After refreshments I am asked if I have brought my camera as it is time to slaughter the rams for the feast and I am expected to document the event. By the time I am in the backyard the first animal has been despatched and is being skinned. It is a group task for the men as the ram is led out from the shed, laid on its side and gently held down by about five of them while it’s throat is slit and the blood drained into a small depression scraped in the ground. The operation takes place without any fuss and is over very quickly. Father sits in the background supervising while the younger men do the work, and the boys also take part, presumably in doing so learning the skills required for later life in their own compounds. Three rams have now been killed and at this stage Mother takes a more active role dividing the meat up into various bowls (a third is given away to less well off friends and neighbours who can’t afford to buy their own), and Father disappears with a pickup to distribute the charity while the ladies begin to prepare the meal.
Having taken a few photographs I am now at a loose end so go back into the main compound and sit with some of the women and children while one of them cooks the livers over a small charcoal stove and another slices large quantities of onions. It seems to take a long time with much slicing and turning but the end product is tender and delicious.
As I have already been obliged to eat a large portion of “breakfast” when I arrived, and also sample the liver and onions, I am not at all dismayed when one of the ladies apologises that the main meal will be late. The afternoon passes slowly in traditional fashion sitting under the shade of a tree drinking attaya and chatting and I take more photographs as the ladies and children appear in their finery in many cases bought especially for Tobaski.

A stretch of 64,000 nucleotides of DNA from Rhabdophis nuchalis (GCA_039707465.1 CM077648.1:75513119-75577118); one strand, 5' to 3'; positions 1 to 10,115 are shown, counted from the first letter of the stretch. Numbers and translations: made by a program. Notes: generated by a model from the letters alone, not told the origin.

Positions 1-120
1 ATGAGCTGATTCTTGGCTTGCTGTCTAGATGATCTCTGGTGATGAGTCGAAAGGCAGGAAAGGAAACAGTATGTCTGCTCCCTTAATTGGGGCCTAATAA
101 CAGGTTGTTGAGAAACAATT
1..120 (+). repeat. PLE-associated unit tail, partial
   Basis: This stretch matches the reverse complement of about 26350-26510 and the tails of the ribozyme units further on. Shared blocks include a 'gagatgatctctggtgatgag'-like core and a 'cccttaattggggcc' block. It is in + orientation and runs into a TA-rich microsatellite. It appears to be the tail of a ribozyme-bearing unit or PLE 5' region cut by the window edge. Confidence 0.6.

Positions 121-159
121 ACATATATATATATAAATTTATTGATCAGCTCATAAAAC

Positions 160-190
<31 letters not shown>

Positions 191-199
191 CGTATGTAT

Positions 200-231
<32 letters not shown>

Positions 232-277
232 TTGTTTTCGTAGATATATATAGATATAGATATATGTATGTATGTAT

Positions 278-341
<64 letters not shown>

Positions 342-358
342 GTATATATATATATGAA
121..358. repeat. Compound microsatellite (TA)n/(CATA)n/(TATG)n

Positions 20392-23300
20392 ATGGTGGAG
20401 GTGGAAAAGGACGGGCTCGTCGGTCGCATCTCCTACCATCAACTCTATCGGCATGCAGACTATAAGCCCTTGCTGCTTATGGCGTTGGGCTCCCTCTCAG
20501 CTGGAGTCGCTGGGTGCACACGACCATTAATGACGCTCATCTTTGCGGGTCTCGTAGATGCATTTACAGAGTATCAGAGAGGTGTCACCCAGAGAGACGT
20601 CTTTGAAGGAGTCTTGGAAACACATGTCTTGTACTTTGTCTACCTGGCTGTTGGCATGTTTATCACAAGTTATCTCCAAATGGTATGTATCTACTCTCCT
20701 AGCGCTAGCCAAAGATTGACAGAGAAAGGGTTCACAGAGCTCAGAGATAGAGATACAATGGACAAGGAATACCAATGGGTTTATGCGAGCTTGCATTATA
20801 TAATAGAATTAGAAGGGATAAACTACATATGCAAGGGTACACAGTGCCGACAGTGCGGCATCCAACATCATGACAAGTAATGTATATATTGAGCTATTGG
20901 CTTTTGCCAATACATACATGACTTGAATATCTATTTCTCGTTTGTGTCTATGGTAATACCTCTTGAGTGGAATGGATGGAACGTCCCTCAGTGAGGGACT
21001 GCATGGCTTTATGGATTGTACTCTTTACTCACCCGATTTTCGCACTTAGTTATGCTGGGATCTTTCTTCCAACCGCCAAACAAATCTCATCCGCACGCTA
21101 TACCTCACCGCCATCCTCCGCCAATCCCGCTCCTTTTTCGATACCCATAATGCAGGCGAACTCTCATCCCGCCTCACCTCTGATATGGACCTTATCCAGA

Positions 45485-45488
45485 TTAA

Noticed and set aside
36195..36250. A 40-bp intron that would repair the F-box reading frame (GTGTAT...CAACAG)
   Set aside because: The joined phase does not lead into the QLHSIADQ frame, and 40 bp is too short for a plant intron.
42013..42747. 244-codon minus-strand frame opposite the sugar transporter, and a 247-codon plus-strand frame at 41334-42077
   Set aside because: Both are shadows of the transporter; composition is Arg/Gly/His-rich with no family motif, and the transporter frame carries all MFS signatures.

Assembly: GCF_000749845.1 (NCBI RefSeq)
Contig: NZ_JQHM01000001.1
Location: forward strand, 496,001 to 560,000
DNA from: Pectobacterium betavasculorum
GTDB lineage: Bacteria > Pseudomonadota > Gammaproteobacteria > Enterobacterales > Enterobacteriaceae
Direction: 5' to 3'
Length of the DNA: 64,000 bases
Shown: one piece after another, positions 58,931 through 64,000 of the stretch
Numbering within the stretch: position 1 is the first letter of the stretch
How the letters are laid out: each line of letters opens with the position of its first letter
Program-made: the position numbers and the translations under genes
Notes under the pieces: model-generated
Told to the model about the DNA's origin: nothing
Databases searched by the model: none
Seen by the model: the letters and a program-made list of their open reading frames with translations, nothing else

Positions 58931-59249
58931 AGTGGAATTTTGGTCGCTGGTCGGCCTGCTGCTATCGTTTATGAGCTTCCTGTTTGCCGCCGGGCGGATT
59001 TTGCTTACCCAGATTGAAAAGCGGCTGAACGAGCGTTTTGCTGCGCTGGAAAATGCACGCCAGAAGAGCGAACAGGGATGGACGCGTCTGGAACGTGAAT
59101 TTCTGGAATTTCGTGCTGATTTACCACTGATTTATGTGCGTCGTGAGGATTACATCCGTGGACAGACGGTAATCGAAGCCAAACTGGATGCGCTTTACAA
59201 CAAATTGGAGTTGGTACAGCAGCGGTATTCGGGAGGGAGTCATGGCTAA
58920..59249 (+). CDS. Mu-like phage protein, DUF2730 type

The ladies change dresses during the day and about five o’clock it seems customary to withdraw for a shower and return in a different dress with make up and possibly a different hairdo. (While we have been sitting here some of the young girls have been having their hair plaited, or new fingernails and eyelashes applied, so we have a very glamorous company by night).
Also about now the visitors start to arrive – the children of the neighbourhood who go round the district saluting the compound heads and expecting “salibo” in return. Fortunately I have come prepared with a pocket full of change, so following a handshake and polite greetings a coin is pressed into each small hand. I leave about 7pm by which time a constant stream of children is trooping into the compound for their salibo, and I then have to wait by the roadside for about half an hour before I can board a van. Fortunately it is not raining. Most of the passing vehicles are full of revellers returning from Brikama to the Kombo and eventually I settle for a seat on a van for Serekunda which entails a brisk 15 minute walk through the crowded streets to Westfield Junction where I am lucky enough to catch a van for home almost immediately.